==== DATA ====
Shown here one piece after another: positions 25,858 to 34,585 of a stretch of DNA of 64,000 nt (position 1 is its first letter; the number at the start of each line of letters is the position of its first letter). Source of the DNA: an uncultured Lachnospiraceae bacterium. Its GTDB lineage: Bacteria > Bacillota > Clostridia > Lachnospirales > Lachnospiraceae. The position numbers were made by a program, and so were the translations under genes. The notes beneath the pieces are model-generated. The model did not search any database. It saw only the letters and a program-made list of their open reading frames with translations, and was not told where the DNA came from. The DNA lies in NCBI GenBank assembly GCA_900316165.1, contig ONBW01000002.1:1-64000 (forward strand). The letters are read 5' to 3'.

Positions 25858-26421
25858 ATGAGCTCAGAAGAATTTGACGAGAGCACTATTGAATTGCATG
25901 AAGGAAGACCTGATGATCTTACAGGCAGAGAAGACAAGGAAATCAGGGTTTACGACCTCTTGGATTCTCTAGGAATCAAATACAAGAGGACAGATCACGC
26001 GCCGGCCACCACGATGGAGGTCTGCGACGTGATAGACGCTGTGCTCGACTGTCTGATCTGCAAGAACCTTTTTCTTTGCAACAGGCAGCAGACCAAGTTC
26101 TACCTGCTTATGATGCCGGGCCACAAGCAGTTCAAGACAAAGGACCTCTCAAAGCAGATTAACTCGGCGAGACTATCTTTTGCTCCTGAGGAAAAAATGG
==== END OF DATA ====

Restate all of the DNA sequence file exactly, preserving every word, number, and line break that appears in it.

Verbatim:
Shown here one piece after another: positions 25,858 to 34,585 of a stretch of DNA of 64,000 nt (position 1 is its first letter; the number at the start of each line of letters is the position of its first letter). Source of the DNA: an uncultured Lachnospiraceae bacterium. Its GTDB lineage: Bacteria > Bacillota > Clostridia > Lachnospirales > Lachnospiraceae. The position numbers were made by a program, and so were the translations under genes. The notes beneath the pieces are model-generated. The model did not search any database. It saw only the letters and a program-made list of their open reading frames with translations, and was not told where the DNA came from. The DNA lies in NCBI GenBank assembly GCA_900316165.1, contig ONBW01000002.1:1-64000 (forward strand). The letters are read 5' to 3'.

Positions 25858-26421
25858 ATGAGCTCAGAAGAATTTGACGAGAGCACTATTGAATTGCATG
25901 AAGGAAGACCTGATGATCTTACAGGCAGAGAAGACAAGGAAATCAGGGTTTACGACCTCTTGGATTCTCTAGGAATCAAATACAAGAGGACAGATCACGC
26001 GCCGGCCACCACGATGGAGGTCTGCGACGTGATAGACGCTGTGCTCGACTGTCTGATCTGCAAGAACCTTTTTCTTTGCAACAGGCAGCAGACCAAGTTC
26101 TACCTGCTTATGATGCCGGGCCACAAGCAGTTCAAGACAAAGGACCTCTCAAAGCAGATTAACTCGGCGAGACTATCTTTTGCTCCTGAGGAAAAAATGG